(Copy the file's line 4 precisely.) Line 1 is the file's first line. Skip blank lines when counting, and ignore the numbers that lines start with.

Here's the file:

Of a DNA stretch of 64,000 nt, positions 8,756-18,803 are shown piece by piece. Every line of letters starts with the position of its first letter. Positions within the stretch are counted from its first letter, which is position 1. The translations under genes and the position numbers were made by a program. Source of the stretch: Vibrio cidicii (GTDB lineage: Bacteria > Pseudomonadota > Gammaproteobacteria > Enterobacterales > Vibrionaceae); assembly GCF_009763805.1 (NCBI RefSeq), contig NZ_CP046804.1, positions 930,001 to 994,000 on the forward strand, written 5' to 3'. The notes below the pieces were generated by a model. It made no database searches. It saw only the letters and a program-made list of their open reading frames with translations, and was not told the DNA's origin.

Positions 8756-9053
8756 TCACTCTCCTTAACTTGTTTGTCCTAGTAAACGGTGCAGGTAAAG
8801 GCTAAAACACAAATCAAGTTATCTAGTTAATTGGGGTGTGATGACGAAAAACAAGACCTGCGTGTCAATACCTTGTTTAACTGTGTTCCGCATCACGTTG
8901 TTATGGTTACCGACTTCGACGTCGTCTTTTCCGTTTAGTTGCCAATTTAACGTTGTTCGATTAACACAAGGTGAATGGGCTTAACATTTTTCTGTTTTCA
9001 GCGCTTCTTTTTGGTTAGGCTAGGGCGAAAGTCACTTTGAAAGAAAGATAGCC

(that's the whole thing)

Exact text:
8801 GCTAAAACACAAATCAAGTTATCTAGTTAATTGGGGTGTGATGACGAAAAACAAGACCTGCGTGTCAATACCTTGTTTAACTGTGTTCCGCATCACGTTG